Skip to main content
You are the owner of this article.
You have permission to edit this article.
Walk to End Alzheimer's in Kearney's Harmon Park draws sunshine, donations
top story

Walk to End Alzheimer's in Kearney's Harmon Park draws sunshine, donations

  • 0
Walk to End Alzheimer's

Graysen Stone, 7, colored his hair for the Walk to End Alzheimer’s Sunday afternoon. The colors correspond to the “promise flowers” delivered to walk participants. Graysen, shown with his father Shane, won the Purple Pedal Car in the raffle. Behind them are Rebekah and Hayley Dickey, granddaughters of Sue Bigg.

KEARNEY — Graysen Stone came dressed for the part.

The 7-year-old arrived at Sunday’s annual Walk to End Alzheimer’s with his hair spiked and striped in purple, blue and yellow, colors of the plastic flowers given to participants at the event, held at Harmon Park at 3100 Fifth Ave.

Blue flowers went to people living with Alzheimer’s; yellow to those supporting or caring for an Alzheimer’s patient; purple to those who have lost a friend or relative to Alzheimer’s, and orange to support the cause.

Graysen’s father Shane said they found the hair dye in spray cans in the Halloween section at Walmart. “The only color they didn’t have was orange. It wasn’t difficult to do, but I hope it washes out tonight. School pictures will be taken tomorrow.”

Graysen’s mother Kaitlyn has worked in long-term care facilities and sits on the Alzheimer’s Association committee that helped plan the event. She said Graysen was eager to come to the walk. Best of all, he won a small Purple Pedal Car in the drawing.

The car was donated by Turner Body Shop in honor of Robert Turner.

The event aimed to raise $62,000, and as of Sunday morning, $35,000 had been raised, according to Cassie Larreau-Bailey, walk manager for the Alzheimer’s Association. Participants could walk a mile around Harmon Park, or take a shorter stroll around the Sonatorium.

Support Local Journalism

Your subscription makes our reporting possible.

Connie Francis, a member of Dawn Rotary, walked in memory of Stan Bigg, husband of Sue Bigg, who helps spearhead this event every year. Stan Bigg suffered from Alzheimer’s for 20 years before his death in 2019. Sue, wearing a bright turquoise Walk To End Alzheimer’s T-shirt, was upbeat about the weather and the large crowd.

Attending their first walk were Kevin Weber, who was diagnosed with dementia nearly two years ago, and his wife Mindy, along with their daughter Hannah, 17. Hannah was inspired by a speech she gave about Alzheimer’s disease at Gibbon High School last year. Hannah brought two friends to the walk, too. “I thought this would be cool,” she said.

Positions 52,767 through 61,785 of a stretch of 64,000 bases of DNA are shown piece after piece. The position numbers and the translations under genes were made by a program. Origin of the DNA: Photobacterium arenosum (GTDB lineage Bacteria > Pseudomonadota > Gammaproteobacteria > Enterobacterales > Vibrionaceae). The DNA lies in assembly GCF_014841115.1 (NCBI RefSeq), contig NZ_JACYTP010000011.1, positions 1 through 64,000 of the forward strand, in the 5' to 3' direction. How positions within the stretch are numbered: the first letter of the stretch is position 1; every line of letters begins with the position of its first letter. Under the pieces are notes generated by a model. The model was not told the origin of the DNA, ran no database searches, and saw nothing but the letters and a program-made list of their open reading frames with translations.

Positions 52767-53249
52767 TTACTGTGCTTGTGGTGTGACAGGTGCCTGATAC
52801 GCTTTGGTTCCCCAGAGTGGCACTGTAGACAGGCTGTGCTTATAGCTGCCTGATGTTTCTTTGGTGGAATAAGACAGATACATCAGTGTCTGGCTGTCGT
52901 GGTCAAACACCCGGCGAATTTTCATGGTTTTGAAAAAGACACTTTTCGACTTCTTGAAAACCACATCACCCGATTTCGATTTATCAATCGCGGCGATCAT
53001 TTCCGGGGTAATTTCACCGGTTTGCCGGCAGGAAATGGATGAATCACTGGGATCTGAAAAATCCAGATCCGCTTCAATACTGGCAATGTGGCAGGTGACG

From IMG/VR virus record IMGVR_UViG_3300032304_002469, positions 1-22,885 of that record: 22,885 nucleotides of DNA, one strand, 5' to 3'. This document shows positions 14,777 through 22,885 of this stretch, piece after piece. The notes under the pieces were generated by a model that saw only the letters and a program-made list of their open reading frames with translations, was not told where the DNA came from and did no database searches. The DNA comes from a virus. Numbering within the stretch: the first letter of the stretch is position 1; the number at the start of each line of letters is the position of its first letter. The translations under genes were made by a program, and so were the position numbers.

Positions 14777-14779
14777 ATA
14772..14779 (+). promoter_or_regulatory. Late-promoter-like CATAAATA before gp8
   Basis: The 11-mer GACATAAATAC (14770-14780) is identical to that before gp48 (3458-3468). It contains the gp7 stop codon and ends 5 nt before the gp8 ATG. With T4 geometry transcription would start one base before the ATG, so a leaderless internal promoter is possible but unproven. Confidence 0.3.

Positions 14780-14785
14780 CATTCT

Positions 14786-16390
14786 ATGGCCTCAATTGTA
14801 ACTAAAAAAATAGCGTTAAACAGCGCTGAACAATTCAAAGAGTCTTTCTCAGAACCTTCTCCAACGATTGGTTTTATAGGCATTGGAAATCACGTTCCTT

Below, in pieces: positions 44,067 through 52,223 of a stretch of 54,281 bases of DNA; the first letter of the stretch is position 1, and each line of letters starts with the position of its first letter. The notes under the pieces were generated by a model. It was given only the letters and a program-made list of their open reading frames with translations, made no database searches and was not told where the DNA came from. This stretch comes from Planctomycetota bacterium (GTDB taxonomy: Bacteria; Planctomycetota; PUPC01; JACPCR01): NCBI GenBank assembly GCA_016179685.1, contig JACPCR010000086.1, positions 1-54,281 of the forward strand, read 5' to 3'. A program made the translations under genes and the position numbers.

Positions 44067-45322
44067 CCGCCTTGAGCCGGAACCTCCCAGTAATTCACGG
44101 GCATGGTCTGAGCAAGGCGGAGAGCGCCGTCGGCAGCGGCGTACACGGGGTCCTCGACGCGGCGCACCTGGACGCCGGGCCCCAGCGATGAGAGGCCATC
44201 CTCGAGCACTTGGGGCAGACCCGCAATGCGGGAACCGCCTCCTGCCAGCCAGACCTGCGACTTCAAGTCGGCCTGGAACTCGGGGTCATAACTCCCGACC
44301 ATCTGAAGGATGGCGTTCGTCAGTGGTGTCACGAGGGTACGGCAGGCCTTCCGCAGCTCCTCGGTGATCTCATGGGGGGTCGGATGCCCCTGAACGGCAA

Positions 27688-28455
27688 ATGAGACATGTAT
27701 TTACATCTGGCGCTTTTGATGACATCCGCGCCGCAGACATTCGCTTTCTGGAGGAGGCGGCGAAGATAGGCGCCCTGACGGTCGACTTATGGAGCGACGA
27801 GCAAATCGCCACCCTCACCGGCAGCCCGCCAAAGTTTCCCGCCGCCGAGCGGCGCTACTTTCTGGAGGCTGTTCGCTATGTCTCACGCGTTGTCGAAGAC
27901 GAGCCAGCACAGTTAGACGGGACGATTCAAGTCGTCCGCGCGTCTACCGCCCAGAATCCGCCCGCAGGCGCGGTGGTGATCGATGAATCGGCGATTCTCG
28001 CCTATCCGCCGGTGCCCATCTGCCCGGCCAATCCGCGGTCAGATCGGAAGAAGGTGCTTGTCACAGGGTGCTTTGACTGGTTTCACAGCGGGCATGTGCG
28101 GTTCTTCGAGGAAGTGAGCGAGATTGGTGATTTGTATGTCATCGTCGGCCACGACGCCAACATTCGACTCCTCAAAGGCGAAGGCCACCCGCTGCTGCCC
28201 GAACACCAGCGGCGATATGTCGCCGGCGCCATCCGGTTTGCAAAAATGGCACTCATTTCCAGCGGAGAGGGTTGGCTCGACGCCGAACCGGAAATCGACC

Tony and Gail Lowenberg did a “short walk” in memory of Gail’s sister-in-law and two other friends who suffered from Alzheimer’s. “I used my walker to walk, but I believe in this,” Gail said.

Also present was top individual fundraiser Nancy Holscher of Bertrand, who raised $2,100 since mid-August simply by asking friends and coworkers in the Bertrand-Holdrege-Elwood area for contributions. “I lost my sister to Alzheimer’s. I used to work in the Alzheimer’s unit at Christian Homes in Holdrege,” Holscher said.

Holscher, who is a perennial top fundraiser, firmly believes in the cause. There is no cure for Alzheimer’s.

“Last year there was no walk due to COVID, but I walked by myself in my neighborhood to raise money. It’s nice to get to do this in person again,” she said. “I want to thank all of my family, friends and businesses for helping me raise money.”

The Walk to End Alzheimer’s began here in 2005 with a goal of just $2,257. It has grown in size and fundraising power since. The 2018 event raised $49,000. All funds raised further the care, support and research efforts of the Alzheimer’s Association.

Contributions will be accepted through December. Visit, contact Larreau-Bailey at or call 308-520-3146.

email 1


Get local news delivered to your inbox!

* I understand and agree that registration on or use of this site constitutes agreement to its user agreement and privacy policy.

Related to this story

Most Popular

The smallest of details have a story in the home of John and Connie Beck of Minden. There’s a tiny coin purse in a shadow box that John’s grandmother gave to him when he was 7 or 8 years old. Two hats rest on top of the kitchen cabinets that belonged to his parents in the 1940s or ’50s. 

Get up-to-the-minute news sent straight to your device.


Breaking News